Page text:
Wednesday, October 17, 2012

This Post May or May Not Contain a Slight Exaggeration

Our family thrives on routine.

Well, I thrive on routine.  Our kids don't really have much choice in the matter.  Maybe having more spontaneity in their lives would be better for one or more of them, but unfortunately, they're stuck with me for a mother, and I just don't handle last minute changes well.  Or change at all, really, unless I've been given plenty of time to mull it over and prepare myself.  

Basically I'm the most exciting person alive.


One part of our family's daily routine is the post-supper play hour.  This is the one time each workday that we get to spend together, all five of us.  Our kiddos are still a bit young to be in any extra-curricular activities, and I'm actually trying to hold them off for as long as possible at this point, just to help preserve this family time we have together each evening.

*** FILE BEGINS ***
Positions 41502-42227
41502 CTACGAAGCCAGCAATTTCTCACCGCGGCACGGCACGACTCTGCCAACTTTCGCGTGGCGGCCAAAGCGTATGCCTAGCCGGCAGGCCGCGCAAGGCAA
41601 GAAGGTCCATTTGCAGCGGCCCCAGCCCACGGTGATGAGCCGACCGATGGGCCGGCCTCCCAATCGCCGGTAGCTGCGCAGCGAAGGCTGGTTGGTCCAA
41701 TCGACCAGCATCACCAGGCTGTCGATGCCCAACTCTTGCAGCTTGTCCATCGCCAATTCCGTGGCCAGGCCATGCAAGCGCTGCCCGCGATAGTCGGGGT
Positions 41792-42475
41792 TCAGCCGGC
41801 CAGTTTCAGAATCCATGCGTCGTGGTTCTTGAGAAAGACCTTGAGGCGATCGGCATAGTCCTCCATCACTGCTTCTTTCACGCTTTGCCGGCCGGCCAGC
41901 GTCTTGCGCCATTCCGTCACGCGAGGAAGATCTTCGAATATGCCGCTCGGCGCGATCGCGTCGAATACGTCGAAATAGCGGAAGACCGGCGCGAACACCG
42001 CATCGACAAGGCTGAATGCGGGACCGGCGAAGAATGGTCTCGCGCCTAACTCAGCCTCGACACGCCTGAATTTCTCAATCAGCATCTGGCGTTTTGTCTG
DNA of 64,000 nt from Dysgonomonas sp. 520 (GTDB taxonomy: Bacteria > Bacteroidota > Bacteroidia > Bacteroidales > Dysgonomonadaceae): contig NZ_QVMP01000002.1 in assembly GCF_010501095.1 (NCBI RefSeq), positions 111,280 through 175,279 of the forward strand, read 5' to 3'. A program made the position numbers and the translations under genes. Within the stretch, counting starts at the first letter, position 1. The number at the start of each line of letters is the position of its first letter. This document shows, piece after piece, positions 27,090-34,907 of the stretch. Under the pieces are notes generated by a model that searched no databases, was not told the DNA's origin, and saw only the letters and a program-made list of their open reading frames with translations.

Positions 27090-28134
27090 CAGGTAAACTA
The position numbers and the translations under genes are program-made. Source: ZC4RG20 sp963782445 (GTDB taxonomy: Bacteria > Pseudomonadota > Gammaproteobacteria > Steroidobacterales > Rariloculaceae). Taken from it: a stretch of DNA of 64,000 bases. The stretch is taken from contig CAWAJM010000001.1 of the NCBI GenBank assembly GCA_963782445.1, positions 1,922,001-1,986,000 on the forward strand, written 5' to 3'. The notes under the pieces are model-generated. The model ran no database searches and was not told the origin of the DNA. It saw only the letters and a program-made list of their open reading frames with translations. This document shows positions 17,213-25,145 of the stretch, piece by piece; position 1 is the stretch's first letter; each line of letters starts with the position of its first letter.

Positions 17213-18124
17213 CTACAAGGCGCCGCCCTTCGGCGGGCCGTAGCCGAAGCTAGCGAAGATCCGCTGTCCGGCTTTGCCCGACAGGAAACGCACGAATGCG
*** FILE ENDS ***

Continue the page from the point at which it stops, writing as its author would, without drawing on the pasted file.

And because I'm a socially awkward hermit.  But I usually just cite the first reason.


If it's at all warm outside, we play out in the backyard.  The evening usually looks something like this:





Atticus plays soccer or golf or frisbee at a skill level that is coming close to out-stripping my own.  He's usually just what this photo depicts:  a blur.






Derek plays with him.  Sometimes I join in, but usually stop when I get tired of being laughed at or when I feel I've hit my daily quota of closing my eyes and squealing when a ball comes toward me.  I've noticed a number of people walking their dogs on the other side of the fence, and I sometimes wonder if it's a feminist out there, cringing every time she hears me.